monitor. Figure 3-4 shows the contact configuration; Table 3-6 and Table 3-7 list
the signals and pin assignments.
The maximum current available from the 28-V supply for the external monitor
is 4.0 A.

48 Video Monitor Ports


C H A P T E R 3

Input and Output Devices

Figure 3-4 Apple display connector

1 2 3 4 5 6 7 8 9 10 C1 C2
11 12 13 14 15 16 17 18 19 20
C3 C4
21 22 23 24 25 26 27 28 29 30
C5

Table 3-6 Digital signals on the Apple display connector

Pin Signal name Pin Signal name


1 28-V Supply 16 TMDS Data1/3 Shield
2 28-V Supply 17 TMDS Data3–
3 LED 18 TMDS Data3+
4 TMDS Data0– 19 DDC CLock
5 TMDS Data0+ 20 Clock Return
6 TMDS Data0/5 Shield 21 USB Data+
7 TMDS Data5– 22 USB Data–
8 TMDS Data5+ 23 USB Return
9 DDC Data 24 TMDS Data2–
10 Vsync 25 TMDS Data2+
11 28-V Return 26 TMDS Data2/4 Shield
12 28-V Return 27 TMDS Data4–
13 Soft Power 28 TMDS Data4+
14 TMDS Data1– 29 Clock+
15 TMDS Data1+ 30 Clock–

Video Monitor Ports 49


C H A P T E R 3

Input and Output Devices

Table 3-7 Analog signals on the Apple display connector

Pin Signal name


C1 Analog Blue Video
C2 Analog Green Video
C3 Analog Horizontal Sync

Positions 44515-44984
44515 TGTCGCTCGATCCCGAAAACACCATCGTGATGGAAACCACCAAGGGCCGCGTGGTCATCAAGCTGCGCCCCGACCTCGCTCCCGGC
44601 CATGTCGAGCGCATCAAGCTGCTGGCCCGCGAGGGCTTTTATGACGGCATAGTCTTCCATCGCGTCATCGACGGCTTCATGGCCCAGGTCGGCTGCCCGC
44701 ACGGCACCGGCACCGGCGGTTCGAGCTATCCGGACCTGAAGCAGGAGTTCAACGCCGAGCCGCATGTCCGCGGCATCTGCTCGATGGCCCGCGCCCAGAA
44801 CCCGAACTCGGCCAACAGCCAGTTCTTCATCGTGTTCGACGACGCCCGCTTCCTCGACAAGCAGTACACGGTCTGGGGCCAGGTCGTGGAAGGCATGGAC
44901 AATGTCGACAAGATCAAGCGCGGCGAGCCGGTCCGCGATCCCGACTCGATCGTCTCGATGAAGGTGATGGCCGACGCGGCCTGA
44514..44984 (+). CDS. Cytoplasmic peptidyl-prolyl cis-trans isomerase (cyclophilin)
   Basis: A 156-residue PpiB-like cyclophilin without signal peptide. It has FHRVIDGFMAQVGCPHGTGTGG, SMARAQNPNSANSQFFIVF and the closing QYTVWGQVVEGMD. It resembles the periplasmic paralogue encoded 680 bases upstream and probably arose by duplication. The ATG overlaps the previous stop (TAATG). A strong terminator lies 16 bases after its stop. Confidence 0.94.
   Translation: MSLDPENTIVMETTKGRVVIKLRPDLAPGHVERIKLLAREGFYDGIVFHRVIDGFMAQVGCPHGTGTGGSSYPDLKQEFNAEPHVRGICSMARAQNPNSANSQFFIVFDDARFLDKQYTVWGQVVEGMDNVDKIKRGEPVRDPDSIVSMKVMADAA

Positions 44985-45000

C4 Analog Red Video
C5 Analog RGB Return and DDC Return

The graphics data sent to the digital monitor use transition minimized
differential signaling (TMDS). TMDS uses an encoding algorithm to convert
bytes of graphics data into characters that are transition-minimized to reduce
EMI with copper cables and DC-balanced for transmission over fiber optic
cables. The TMDS algorithm also provides robust clock recovery for greater
skew tolerance with longer cables or low cost short cables. For additional
information about TMDS, see the references shown in “Digital Visual Interface”
(page 66).

Digital Display Resolutions 3


Table 3-8 shows the resolutions supported on flat-panel (digital) displays. The
16 MB of video RAM on the accelerated graphics card supports pixel depths up
to 32 bits per pixel at all resolutions.

Table 3-8 Digital display resolutions

640 by 480 1024 by 768


800 by 500 1280 by 800*
800 by 512 1280 by 1024
800 by 600 1600 by 1024
1024 by 600 1600 by 1200
*available only on the ATI card

50 Video Monitor Ports


C H A P T E R 3

Input and Output Devices

Analog Monitor Connector 3


The connector for the video monitor is a three-row DB-9/15 (also called mini